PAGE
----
• Wash hands well in warm soapy water before proceeding with the remainder of the recipe instructions.
  • Brush each hen with butter using a pastry brush or a spoon.
  • Sprinkle the tops of each hen with the remaining salt mixture.
  • Place hens into preheated oven and roast for one hour or until the internal temperature of the thigh meat reaches 180°F. Because hens vary in size, the cooking time could extend an additional 15 minutes for a total of one hour and 15 minutes.

Raspberry Sauce

  • When the hens have almost finished cooking, remove the raspberry jelly or jam from its container and place the jelly or jam into a small saucepan. Warm the saucepan slowly over low heat until it has a liquid consistency. Set aside and keep warm.
  • If using a jam with seeds, warm the jam and then run the jam through a fine-mesh strainer to remove the seeds. Return the strained seedless jam to the saucepan and rewarm. Set aside and keep warm.
  • When hens have finished cooking, remove them from the oven and place the baking sheet or roasting pan on a heatproof surface.
  • Using a pastry brush, brush each hen with the raspberry sauce until the hens are completely covered. (See video.)
  • Return the hens to the oven and turn on the broiler. Broil for one minute or less until raspberry sauce begins to bubble. Watch closely to avoid burning the raspberry sauce.
  • Remove the hens from the oven and transfer them to a serving platter or individual serving plates and serve immediately.
  • In addition to the wild rice, you can also add a serving of green beans almondine to this meal. (See the Recipe Notes below for additional information.)
  • Wrapped well, you can store any leftover hens in the refrigerator for up to 3 days or the freezer for up to one month.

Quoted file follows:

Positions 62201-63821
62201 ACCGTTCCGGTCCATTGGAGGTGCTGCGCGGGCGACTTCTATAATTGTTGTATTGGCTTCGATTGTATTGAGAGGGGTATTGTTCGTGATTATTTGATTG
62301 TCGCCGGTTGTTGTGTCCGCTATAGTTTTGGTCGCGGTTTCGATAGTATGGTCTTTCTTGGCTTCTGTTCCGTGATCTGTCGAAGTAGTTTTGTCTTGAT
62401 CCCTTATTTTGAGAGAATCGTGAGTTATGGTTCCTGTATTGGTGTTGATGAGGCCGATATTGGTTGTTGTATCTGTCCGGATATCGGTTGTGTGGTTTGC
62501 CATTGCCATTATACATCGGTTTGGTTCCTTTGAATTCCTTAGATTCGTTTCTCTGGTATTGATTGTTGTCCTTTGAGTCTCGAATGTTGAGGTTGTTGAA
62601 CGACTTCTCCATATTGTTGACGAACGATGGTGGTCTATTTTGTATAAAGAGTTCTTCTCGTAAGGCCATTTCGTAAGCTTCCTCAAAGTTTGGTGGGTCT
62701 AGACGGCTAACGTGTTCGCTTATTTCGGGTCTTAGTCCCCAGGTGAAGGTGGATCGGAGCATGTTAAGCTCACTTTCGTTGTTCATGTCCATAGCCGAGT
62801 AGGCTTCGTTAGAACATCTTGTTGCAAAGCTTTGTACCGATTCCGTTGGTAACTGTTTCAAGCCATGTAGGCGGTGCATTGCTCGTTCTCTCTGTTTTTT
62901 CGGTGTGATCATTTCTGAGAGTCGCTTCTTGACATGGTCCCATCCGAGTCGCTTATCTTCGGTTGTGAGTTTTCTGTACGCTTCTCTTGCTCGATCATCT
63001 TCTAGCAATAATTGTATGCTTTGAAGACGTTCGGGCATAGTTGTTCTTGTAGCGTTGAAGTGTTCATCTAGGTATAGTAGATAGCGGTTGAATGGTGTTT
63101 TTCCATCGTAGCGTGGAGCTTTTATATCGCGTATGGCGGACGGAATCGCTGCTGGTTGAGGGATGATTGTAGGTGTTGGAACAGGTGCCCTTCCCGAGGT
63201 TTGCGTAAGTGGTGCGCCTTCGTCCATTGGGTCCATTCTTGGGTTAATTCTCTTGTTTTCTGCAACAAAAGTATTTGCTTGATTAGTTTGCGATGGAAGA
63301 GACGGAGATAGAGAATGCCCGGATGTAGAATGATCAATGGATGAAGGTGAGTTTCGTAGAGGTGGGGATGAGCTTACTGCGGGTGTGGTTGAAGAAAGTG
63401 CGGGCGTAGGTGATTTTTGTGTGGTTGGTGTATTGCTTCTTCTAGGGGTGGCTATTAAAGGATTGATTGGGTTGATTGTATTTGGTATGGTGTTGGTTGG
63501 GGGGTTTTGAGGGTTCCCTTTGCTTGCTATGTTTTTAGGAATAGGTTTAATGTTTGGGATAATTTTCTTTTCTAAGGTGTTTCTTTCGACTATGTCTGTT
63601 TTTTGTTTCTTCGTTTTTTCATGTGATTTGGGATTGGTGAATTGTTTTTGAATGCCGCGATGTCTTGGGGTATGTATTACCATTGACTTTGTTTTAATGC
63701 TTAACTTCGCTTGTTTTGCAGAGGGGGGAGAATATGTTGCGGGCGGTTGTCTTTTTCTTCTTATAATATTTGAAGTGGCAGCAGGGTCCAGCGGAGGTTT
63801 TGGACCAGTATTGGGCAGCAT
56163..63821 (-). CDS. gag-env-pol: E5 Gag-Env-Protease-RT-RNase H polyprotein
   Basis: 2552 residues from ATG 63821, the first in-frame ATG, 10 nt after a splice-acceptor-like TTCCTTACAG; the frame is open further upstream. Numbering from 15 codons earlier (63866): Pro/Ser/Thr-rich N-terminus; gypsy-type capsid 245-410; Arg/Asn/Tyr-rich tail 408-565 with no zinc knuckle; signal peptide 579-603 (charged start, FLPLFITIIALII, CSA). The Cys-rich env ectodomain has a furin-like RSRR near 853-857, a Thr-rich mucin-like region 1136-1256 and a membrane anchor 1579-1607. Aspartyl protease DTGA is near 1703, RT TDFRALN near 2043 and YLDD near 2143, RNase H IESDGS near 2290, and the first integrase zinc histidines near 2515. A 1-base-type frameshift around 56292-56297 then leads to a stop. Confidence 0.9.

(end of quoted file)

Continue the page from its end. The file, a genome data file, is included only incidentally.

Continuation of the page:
• To reheat the hens, allow the frozen hens to thaw overnight in the refrigerator. You can warm the refrigerated hens on a lined baking sheet in a 350°F oven for 10-15 minutes until heated through. Alternatively, you can also reheat the hens on a small lined baking sheet in a large toaster oven set to 350°F for 10-15 minutes.



For my wild rice blend, I made 2 cups of uncooked Lundgren’s Wild Blend, which made 4 cups of cooked rice. I stuffed each hen with 1 cup of rice.
For the green beans almondine, place one pound of washed, stems removed, French green beans (haricot verts) in a saucepan with a 1/2 cup of sliced almonds and 4 tablespoons of butter on medium heat. Toss the green beans with the nuts and butter until the beans are tender yet still bright green, approximately 5 minutes.
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Course: Main Course
Cuisine: Americana
Keyword: Rock Cornish Game Hens
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Disclaimer:I am not a medical doctor, a medical professional, a dietician, or a nutritionist. All content found on the website, including text, images, videos, eBooks or eGuides, social media, or other formats, were created solely for informational purposes only. The content is not intended to be a substitute for professional medical advice, diagnosis, or treatment. Always seek the advice of your physician or other qualified healthcare provider with any questions you may have regarding a medical condition or proper nutritional advice. Never disregard professional medical advice or delay in seeking it because of something you have watched in a video or read on this website. Use caution when following the recipe in this video. The creator and publisher of this video and website will not be held responsible for any adverse effects that may arise from the use of this recipe and method or any other recipe and method on this website or corresponding video channel.